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A Snowbird’s time in Thailand: Making Friends with Monks & Helping out in the Village

We just received this wonderful travel story from one of our clients. Every year, he escapes the dreadful Canadian winter and trades that for a tropic Thai Christmas. This year too, his visit lasted from mid-October to Valentine’s Day. Exclusively for Lloyds, he wrote us to tell his stories from all his experiences there. Happy reading from the Lloyds crew!

Thailand Oct. 19 to Feb. 14 2017

“For the 8th time I traveled to Thailand without travel insurance and for the 2nd year I did not have any reason to have to see a doctor during my stay. Like I have done for many years now, I spent a lot of time at a program called “Monk Chat” which is at a Buddhist university. This program is made for students at the university to come and talk with tourists so that they can practice their English. I also traveled outside the city to visit Monk friends in their temple; I visited a total of 8 temples outside the city. An interesting one was Wat Thamaii, not only was the temple interesting, it also had what was called a “Happy Toilet”. Most temples have two toilets, one for residents and the 2nd for visitors. Usually the visitors toilet is not the greatest: squat toilet and no toilet paper (I always carry paper in my pocket, you never know when that could come in handy), but this toilet was first class! My friend who lives there told me people stop by just to use the toilet. Also interesting was my visit to Wat Chaechang. Not for the temple, which I had visited before, but to be guided by my friend Sokue who took me on a walk in the country side to a noodle shop owned by a woman who Sokue refers to as “his adopted Mom”. She served us a most delicious lunch topped with a salad made from vegetables grown in her hydroponic garden.

This was my 20th visit to Thailand and the first time I did a solo hike there. My friend Douglas had bought me a book listing hikes in the Chiang Mai area. One I thought would be interesting was an 8 km hike from Doi Suthep temple to a Hmong village, return would be a total 16 km which was fairly long. I did not want to do it on my own as I was sure that we would help along the way and people would not speak English. I asked a friend to join me and a Monk friend said he also wanted to come along. This was on December 21st. Just as we were ready to take off, a lady from France asked us where we were going and if she could join us. We managed well until we got close to the village, took a wrong turn and ended up in a place with big strawberry fields. When we saw a house that looked occupied, the Monk called out and asked the inhabitants about how to get to the village. The man took us to a trail which even a mountain goat would have trouble using. Not only was the trail terrible, it was just about straight up. When we got close to the village there was a man sitting beside his mountain bike. Apparently he and his Thai friend were mountain biking down this trail when the man, who was from Edmonton, hit a log across the trail and banged himself up pretty good. He was able to get back to the village. I am not sure what happened with him but I sure hope he had insurance. On one of my hikes here, a member of our group hiked bare foot, but to have this Monk friend in robes and wearing flip flops was some thing to see! When we finally arrived at the village, we stopped for a rest and something to drink. At the time, we did not realize that the village was very quiet. Since we did not know where the trail start was in the village we decided to walk back on the road. A part of the way down the road was closed to traffic by police and just past here were most of the Hmong village people coming up the road, all dressed in their Hmong dress and carrying pictures of King Bhumibol Adulyadej who had passed away in October. And slow me, I forgot to take photos until we passed the last of the group. Our 16 km hike ended up being more than 25 km. For not having exercised in months, I felt good the next morning, but my friend who was only 19 couldn’t get out of bed; he was sore all over.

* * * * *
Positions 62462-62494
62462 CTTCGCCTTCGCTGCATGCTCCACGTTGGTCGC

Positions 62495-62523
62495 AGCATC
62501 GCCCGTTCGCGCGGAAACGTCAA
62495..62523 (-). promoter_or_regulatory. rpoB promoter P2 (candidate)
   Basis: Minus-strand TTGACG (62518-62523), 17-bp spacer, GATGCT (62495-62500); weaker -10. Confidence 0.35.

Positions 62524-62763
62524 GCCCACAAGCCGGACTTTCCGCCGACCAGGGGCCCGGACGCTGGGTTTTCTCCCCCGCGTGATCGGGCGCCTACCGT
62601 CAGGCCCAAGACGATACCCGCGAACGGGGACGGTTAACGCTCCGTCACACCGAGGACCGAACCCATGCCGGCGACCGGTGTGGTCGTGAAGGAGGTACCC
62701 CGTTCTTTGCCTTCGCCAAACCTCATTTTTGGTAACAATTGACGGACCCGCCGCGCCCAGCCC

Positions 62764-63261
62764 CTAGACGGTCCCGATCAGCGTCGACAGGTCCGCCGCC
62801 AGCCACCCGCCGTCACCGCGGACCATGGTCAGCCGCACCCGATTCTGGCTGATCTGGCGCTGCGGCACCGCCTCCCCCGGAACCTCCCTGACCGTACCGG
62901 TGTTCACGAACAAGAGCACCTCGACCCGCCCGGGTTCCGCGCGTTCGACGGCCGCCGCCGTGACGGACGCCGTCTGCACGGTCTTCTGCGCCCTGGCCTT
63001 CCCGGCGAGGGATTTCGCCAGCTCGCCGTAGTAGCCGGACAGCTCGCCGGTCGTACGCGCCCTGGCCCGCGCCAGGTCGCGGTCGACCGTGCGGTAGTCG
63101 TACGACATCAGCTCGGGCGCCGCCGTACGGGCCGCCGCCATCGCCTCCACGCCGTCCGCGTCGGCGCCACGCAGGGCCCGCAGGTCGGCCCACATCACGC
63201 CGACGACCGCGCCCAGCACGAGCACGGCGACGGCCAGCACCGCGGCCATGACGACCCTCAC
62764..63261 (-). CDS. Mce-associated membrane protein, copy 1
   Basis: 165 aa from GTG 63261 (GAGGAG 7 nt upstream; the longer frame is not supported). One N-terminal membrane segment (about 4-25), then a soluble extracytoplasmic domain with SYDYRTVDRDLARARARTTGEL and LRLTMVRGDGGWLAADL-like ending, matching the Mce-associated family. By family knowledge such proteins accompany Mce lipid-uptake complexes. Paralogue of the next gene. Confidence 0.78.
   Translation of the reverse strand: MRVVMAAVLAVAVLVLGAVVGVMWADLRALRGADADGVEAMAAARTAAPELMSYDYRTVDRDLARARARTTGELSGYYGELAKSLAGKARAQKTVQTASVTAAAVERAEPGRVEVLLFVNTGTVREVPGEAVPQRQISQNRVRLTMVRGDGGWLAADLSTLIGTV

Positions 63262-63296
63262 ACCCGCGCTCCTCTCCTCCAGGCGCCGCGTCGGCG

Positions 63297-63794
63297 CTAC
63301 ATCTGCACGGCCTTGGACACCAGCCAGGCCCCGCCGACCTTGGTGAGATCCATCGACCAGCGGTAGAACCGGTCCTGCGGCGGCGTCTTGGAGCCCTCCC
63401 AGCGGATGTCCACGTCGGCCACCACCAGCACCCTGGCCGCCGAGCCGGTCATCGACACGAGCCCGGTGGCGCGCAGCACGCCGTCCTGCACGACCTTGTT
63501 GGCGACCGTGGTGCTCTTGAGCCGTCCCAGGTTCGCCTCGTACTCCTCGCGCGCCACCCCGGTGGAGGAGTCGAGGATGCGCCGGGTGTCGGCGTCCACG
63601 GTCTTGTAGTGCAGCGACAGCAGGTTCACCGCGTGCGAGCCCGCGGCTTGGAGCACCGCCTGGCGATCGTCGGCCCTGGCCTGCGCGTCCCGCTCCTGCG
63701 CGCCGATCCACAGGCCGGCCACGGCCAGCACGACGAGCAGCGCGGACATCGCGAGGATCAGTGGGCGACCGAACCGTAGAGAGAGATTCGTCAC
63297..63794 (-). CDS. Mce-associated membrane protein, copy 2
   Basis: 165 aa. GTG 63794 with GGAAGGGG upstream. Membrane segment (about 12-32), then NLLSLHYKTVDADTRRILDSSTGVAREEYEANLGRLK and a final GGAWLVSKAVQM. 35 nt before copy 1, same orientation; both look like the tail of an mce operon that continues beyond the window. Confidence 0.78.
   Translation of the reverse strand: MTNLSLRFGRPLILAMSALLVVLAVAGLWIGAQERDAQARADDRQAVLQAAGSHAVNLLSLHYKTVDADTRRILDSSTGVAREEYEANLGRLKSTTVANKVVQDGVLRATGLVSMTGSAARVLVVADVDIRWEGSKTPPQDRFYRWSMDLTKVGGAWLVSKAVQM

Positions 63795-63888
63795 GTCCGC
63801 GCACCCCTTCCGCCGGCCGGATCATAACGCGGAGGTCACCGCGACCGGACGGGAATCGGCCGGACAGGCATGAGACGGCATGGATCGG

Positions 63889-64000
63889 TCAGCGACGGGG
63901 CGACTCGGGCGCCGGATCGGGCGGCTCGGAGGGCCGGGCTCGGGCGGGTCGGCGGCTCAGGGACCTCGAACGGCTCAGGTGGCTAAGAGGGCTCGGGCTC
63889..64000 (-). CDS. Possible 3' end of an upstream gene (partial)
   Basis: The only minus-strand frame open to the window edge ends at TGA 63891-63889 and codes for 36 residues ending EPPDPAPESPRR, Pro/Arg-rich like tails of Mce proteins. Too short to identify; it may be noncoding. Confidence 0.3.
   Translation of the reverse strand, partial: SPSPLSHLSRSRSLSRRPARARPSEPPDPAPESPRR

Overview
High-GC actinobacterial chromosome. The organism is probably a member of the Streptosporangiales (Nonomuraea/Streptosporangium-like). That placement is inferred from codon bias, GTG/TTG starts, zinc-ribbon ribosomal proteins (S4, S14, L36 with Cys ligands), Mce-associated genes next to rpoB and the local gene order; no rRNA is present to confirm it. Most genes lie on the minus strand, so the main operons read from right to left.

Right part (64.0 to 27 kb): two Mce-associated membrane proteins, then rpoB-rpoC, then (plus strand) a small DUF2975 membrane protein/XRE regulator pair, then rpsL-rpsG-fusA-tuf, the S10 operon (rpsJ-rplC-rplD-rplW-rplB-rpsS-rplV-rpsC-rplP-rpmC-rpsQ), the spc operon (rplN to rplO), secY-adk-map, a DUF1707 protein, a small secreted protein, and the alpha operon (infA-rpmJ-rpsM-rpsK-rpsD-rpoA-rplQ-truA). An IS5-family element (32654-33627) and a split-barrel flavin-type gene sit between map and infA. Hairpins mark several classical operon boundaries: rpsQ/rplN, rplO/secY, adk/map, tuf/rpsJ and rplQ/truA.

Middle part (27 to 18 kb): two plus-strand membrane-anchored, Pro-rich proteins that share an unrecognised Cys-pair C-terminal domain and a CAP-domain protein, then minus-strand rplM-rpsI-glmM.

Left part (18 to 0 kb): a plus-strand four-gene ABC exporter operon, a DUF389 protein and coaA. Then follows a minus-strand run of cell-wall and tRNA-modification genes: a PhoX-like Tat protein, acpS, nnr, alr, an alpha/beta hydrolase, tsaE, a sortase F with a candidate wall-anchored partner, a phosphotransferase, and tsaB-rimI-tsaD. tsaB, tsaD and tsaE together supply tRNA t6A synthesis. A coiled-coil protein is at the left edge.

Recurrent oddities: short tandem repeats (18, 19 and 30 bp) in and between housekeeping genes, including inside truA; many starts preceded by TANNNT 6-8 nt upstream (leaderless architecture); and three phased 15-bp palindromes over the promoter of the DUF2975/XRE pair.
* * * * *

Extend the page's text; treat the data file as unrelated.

For the first time in many years, I decided to have turkey dinner on Christmas day. I had heard from friends about a restaurant that whips up a good Christmas turkey. I was joined by three other Canadians, all of which stayed at the same place I stay at. The cost was 500 baht (about $19) and was a big serving and very tasty. Turkeys in Thailand are expensive so it was a fairly good deal.

One of my novice friends (until they are the age of 20 they can’t be ordained as a Monk and are called a novice) asked me to join him at his village for his ordination ceremony. On the morning of Jan. 7th, I was joined by Douglas and 5 of Artits Monk friends at Monk Chat where we headed to a bus station to take a bus to the nearest town to Artit’s village. I bought a ticket for myself and one of the Monks; Monks pay half price. We were assigned seats number 65 and 66 only to find out when we got on the bus that that last seat was number 60! Only in amazing Thailand… As it turned out I ended up in someone else’s seat, but when the bus was ready to leave everybody had a seat. Artit came with a van to pick us up and took us to his village. The whole village came out for this celebration. The temple itself was way up on the mountain and this was where we were going to sleep so we took our bags and started to walk to the temple. A good thing that they realized what we were doing and came and drove us up as we would have had a very long, steep walk. It would take me a long time to explain the whole weekend so I will make it short. Dinner was served for what must have been well over 100 people and then we went back to the temple. It was a bit cold up there so a big fire was started and we sat around the fire until it was time for bed. My bed at the guest house where I stayed at previously was very firm, but this bed was just on a piece of wood and I could not sleep a wink. In the morning, we got up and saw the temple was up in the clouds. We looked out over this beautiful valley with mountains across and Myanmar behind the mountains. Being up in the clouds, with a soft mist and the silence, was simply surreal. After breakfast and lunch, which again was served to the whole village with everybody helping out, it was time for the actual ordination ceremony. Again it would take me forever to explain all that took place but the actual ordination happened in a special hall and only Artits’ invited Monk friends could go in to witness the actual ceremony. Then it was time to head back into town to catch the last bus back to Chiang Mai. I feel so privileged to have been able to take part in this special day for Artit!